Pioneer Natural Resources Co. kept perfecting its Spraberry/Wolfcamp game during the third quarter, further stretching its completion and optimization program and growing production.

Dallas-based Pioneer is the largest acreage holder in the Spraberry/Wolfcamp, with 600,000 gross acres in the northern portion of the play and 200,000 gross acres in its southern Wolfcamp joint venture area. The company touts decades ahead of horizontal wells with laterals ranging from 7,500 feet to 14,000 feet.

"Our strong financial position and improving capital efficiency are allowing us to continue to drill high-return wells, grow production and bring forward the inherent net asset value associated with this world class asset during a period of relatively low commodity prices," CEO Scott Sheffield, who is retiring at year-end (see Shale Daily, May 19), said of the company's performance in the Spraberry/Wolfcamp. "We are on a trajectory to deliver compound annual production and cash flow growth through 2020 of approximately 15% and 25%, respectively, while maintaining a net debt-to-operating cash flow ratio below 1.0 times assuming late-October strip prices. We also expect to spend within cash flow in 2018, assuming an oil price of approximately $55/bbl."

During an earnings conference call, COO Timothy Dove was asked about the acquisition and divestiture market in the Permian Basin. He said the company is "extremely pleased" with its recent Midland Basin acquisition from Devon Energy Corp. (see Shale Daily, June 16).

"We do believe those types of transactions will be few and far between," he said. "It's hard to find inventory out there that's as good a what we own and inventory that will have the effect of high-grading our own inventory. That said, we think when we do a transaction like the Devon transaction, we should also carve some assets off the bottom of our portfolio. And toward that end, we have three individual efforts under way, one of which is in full gait right now. This is the sale of acreage in Andrews County. It's about 7,000 net acres." A 20,000-acre package in northeast Martin County could also be on the block, as well as another smaller package, Dove said.

During the third quarter, Pioneer placed 46 horizontal wells on production in the Spraberry/Wolfcamp. Forty of these were in the northern portion of the play (19 Wolfcamp B, 10 Wolfcamp A, 10 Lower Spraberry Shale and one Jo Mill Shale) and six wells were in the southern Wolfcamp joint venture area (all Wolfcamp B wells). Twenty-eight wells benefited from Pioneer's "Version 3.0" completion optimization program, the company said.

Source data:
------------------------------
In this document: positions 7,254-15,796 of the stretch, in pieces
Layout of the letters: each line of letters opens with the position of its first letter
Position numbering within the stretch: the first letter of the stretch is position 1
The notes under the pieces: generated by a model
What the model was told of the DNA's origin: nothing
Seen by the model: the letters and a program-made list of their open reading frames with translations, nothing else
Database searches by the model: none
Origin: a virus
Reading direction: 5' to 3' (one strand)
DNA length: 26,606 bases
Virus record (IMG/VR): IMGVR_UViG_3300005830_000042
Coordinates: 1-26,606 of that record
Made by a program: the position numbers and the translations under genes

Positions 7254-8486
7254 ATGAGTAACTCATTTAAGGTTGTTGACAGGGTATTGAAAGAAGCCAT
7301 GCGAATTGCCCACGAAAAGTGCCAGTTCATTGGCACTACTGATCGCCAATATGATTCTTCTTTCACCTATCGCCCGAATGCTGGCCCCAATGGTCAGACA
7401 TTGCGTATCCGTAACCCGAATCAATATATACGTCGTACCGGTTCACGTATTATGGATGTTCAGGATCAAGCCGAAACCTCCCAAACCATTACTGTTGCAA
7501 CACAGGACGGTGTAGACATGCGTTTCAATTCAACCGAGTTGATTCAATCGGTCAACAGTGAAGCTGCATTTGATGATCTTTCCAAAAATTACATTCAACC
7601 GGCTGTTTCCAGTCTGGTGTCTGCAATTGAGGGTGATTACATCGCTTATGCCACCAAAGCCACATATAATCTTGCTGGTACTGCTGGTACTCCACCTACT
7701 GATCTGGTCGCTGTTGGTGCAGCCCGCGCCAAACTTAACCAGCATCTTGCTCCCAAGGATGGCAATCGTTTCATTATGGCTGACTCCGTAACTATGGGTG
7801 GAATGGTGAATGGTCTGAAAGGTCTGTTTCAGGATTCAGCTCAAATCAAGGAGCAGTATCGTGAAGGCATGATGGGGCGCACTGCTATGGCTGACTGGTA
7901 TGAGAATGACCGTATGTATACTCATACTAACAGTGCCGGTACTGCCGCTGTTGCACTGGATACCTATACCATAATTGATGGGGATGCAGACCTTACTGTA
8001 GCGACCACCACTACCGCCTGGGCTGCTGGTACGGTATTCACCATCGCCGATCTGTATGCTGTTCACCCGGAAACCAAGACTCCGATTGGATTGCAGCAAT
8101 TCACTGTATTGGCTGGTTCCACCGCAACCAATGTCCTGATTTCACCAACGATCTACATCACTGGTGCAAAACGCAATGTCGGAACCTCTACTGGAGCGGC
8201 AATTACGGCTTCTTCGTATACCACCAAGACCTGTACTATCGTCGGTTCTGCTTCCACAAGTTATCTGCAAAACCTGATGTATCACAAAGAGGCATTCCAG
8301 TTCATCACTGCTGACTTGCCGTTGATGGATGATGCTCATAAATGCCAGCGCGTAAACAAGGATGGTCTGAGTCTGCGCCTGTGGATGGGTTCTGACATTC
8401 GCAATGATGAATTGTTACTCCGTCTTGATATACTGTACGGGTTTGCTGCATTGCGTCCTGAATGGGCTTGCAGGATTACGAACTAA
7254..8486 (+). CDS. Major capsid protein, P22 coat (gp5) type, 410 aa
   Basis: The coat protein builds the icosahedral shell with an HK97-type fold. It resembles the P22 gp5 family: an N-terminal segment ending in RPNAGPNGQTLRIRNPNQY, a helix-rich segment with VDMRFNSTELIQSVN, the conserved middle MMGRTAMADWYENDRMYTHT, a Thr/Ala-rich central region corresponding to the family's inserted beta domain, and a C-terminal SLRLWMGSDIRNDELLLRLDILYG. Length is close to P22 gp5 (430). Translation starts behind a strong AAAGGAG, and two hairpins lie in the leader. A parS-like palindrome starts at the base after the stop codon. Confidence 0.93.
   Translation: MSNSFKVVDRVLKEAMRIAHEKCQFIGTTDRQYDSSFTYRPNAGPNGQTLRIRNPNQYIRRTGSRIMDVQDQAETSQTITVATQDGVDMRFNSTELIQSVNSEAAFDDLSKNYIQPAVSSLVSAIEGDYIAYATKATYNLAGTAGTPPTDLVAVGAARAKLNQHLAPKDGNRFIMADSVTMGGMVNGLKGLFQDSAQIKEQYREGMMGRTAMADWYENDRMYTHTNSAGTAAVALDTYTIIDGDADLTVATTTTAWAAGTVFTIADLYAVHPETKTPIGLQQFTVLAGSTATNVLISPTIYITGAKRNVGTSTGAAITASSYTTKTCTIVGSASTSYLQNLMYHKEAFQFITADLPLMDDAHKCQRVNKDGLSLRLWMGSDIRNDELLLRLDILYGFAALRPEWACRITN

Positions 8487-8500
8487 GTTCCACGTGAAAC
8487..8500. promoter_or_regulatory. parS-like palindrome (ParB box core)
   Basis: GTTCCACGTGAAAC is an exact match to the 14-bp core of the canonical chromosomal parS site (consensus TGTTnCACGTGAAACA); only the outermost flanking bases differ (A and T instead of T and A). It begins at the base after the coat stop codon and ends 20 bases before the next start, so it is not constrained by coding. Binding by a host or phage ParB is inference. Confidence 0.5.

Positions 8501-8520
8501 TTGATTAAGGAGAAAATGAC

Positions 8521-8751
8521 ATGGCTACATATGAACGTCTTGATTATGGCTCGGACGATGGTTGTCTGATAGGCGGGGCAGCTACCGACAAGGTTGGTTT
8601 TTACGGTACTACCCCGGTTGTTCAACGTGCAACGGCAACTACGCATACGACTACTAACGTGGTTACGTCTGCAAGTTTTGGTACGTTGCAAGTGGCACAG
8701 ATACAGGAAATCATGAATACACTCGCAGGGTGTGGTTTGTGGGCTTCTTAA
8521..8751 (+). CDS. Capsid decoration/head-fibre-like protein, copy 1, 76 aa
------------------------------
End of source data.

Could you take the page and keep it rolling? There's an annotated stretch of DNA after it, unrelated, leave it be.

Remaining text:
Early this year Pioneer began to test Version 3.0. Seventy wells were placed on production during the first nine months of the year, of which 52 were in the Wolfcamp B (29 wells in the northern area and 23 wells in the southern Wolfcamp joint venture area) and 18 wells were in the Wolfcamp A (all in the northern area). Early production rates from these 70 wells are exceeding Version 2.0 wells after the chokes on the wells were fully opened, the company said. Choke management is being utilized on these wells and most Version 2.0 wells to optimize the use of existing water disposal infrastructure. The remaining 30 wells in the Version 3.0 test program are expected to be placed on production during the fourth quarter.

"Production data from IHS Performance Evaluator (a third-party source) continues to show that Pioneer is consistently drilling the most productive horizontal wells in the Midland Basin," the company said. For the period from September 2015 through June 2016, Pioneer's three-month cumulative oil production averaged approximately 55,000 bbl per well from the approximately 150 wells reported for Pioneer. For the same period, the average three-month cumulative oil production for 14 peers operating in the Midland Basin ranged from approximately 25,000 bbl per well to 50,000 bbl per well.

Pioneer said it continues to expect to place about 230 horizontal wells on production in the Spraberry/Wolfcamp area during 2016. Of these wells, approximately 190 wells will be in the northern area and 40 wells will be in the southern Wolfcamp joint venture area. Approximately 60% of the wells will be drilled in the Wolfcamp B, 25% in the Wolfcamp A and 15% in the Lower Spraberry Shale. The current cost to drill and complete a horizontal well has been reduced to about $7.0 million on average for all intervals, reflecting average perforated lateral lengths of approximately 9,000 feet and utilization of a combination of Version 3.0 and Version 2.0 optimized completion designs.